In an age where social media has exploded onto the scene and is now used in so many different ways, it is no surprise that employers and recruiters are increasingly using it as a powerful tool within the recruitment process .In short, it has never been more important to ensure that your online profile looks as polished as your CV and cover letter.
In the last quarter of 2012, Linkedin started to roll out new profiles. While many of the changes have been made for you automatically, there are others that you will need to make yourself to maximise on the new functionality. We have prepared this guide which we hope will be useful in helping you to navigate through those changes.
Some people prefer to not broadcast every change they make to their profile so, if this applies to you, go to the settings pages (Click on name on the top right hand side of the screen and drop down to settings). Change the broadcast mode and unclick the box – all changes can now be made without all your connections knowing about it!
Firstly let’s start with the new profile picture…
It has always been important to have a good quality head shot as your profile picture but even more so now that it is a larger image at the top of the page! Make sure your profile picture is sized and centred correctly. If there is a space around your profile picture, you should re-upload the picture. If you have a framing effect taking place on your profile– upload a larger profile picture. The file size should be no larger than 4MB and the actual dimensions should be between 200 x 200 and 500 x 500. Once you upload a larger profile picture, make sure you crop it to a head and shoulder shot.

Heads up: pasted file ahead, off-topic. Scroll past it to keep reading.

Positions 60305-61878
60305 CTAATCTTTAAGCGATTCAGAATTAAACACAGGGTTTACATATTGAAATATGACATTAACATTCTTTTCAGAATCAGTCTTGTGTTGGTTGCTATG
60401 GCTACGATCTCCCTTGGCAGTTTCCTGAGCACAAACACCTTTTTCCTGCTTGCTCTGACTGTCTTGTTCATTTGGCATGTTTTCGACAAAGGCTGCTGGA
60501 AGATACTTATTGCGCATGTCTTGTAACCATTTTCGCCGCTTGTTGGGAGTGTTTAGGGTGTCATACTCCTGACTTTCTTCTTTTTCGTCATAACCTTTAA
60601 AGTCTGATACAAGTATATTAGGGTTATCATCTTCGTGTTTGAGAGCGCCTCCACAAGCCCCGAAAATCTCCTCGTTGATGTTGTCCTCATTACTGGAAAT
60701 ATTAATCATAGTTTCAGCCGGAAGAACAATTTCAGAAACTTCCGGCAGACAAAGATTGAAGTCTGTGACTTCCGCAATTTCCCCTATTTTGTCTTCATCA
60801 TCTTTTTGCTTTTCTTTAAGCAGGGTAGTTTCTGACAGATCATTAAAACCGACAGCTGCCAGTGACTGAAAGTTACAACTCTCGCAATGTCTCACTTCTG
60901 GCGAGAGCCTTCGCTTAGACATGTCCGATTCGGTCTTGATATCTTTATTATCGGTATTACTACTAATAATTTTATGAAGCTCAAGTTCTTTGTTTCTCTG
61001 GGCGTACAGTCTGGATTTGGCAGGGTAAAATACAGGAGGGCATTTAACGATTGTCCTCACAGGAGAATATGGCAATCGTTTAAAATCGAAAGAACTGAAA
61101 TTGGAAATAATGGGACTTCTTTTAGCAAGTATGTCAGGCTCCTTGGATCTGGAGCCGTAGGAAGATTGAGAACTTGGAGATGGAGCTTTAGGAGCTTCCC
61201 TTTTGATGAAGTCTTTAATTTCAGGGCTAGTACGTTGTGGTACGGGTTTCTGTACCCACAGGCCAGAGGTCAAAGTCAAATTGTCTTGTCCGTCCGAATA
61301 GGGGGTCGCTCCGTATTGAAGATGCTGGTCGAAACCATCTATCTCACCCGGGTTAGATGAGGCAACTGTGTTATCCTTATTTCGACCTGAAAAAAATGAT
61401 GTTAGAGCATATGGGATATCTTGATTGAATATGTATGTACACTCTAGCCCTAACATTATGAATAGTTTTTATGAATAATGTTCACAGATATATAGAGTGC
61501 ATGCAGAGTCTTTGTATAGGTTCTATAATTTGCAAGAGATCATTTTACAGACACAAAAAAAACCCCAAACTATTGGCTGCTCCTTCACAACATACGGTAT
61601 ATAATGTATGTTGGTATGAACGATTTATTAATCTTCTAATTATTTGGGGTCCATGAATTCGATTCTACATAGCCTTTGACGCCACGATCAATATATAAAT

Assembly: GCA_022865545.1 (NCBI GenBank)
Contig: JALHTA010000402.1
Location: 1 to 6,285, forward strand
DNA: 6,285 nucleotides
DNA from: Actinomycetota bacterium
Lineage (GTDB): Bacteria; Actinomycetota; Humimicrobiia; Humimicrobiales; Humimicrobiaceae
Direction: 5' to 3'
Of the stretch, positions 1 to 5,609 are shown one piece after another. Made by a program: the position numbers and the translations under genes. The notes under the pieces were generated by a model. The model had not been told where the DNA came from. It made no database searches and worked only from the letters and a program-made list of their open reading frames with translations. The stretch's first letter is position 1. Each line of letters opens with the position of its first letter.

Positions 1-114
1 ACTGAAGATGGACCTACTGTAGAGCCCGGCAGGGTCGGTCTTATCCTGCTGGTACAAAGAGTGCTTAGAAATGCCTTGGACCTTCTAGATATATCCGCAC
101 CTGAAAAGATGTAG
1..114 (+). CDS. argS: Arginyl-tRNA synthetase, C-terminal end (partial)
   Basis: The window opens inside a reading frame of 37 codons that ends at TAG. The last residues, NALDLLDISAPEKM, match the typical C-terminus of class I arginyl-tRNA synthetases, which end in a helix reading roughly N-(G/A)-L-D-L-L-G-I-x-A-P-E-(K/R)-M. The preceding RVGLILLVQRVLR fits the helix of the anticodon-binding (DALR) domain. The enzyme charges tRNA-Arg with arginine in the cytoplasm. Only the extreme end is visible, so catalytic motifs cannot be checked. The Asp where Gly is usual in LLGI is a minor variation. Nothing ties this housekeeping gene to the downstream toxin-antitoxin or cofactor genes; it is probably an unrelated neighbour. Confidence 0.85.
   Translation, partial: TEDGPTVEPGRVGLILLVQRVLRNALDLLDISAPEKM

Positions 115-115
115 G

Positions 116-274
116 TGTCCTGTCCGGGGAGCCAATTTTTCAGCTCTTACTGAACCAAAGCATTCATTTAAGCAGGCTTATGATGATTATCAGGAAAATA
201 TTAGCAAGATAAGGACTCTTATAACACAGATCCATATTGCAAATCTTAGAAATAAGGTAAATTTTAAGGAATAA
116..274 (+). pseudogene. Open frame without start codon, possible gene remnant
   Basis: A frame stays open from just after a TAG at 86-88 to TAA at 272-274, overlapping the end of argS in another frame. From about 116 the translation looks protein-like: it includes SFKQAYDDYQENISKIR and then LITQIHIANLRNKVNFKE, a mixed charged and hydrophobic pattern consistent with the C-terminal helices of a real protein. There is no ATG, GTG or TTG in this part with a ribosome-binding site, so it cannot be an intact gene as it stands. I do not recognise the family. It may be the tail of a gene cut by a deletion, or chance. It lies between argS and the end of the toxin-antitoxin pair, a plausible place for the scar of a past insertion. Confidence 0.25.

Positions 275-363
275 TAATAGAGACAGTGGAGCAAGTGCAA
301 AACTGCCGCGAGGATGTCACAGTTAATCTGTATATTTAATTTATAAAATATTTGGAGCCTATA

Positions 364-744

It’s well worth taking the time to get the photo right - Linkedin states that your profile is 7 times more likely to be displayed in search results if you have a photo!
Your headline is one of the most important parts of your profile when it comes to how it is displayed in search results. Your headline appears immediately below your name. It will often display a person’s current job title by default but the key word here is ‘headline’. It some cases your job title or role makes sense but your headline is an opportunity to inform others what you do. So if your job title is ‘Consultant’ you should add some more detail. Think of the main keywords you want to be discovered by and include them in your headline – make sure you add in your email address too.
Updates will be displayed much more prominently on the new Linkedin profile design. All your Linkedin Activity is now in the second block down on your profile and includes your updates. Getting active on Linkedin including posting updates helps raise your profile, so it is wise to get into the habit of doing so on a regular basis, posting any interesting articles you have seen, as well as your company news and events.
A strong summary is essential – it should provide a compelling overview of your experience, your achievements and who you are as a professional.
Re-order any section in your Profile
You may wish to re order your profile sections depending on which sections you would like to give more prominence to. To do this, simply go to “Profile” then “Edit Profile” hover your cursor over any section on your Profile (i.e. Summary or Experience) and the cursor will change to a cross with arrows. Click and drag any section up or down and it will re-order your Profile for you.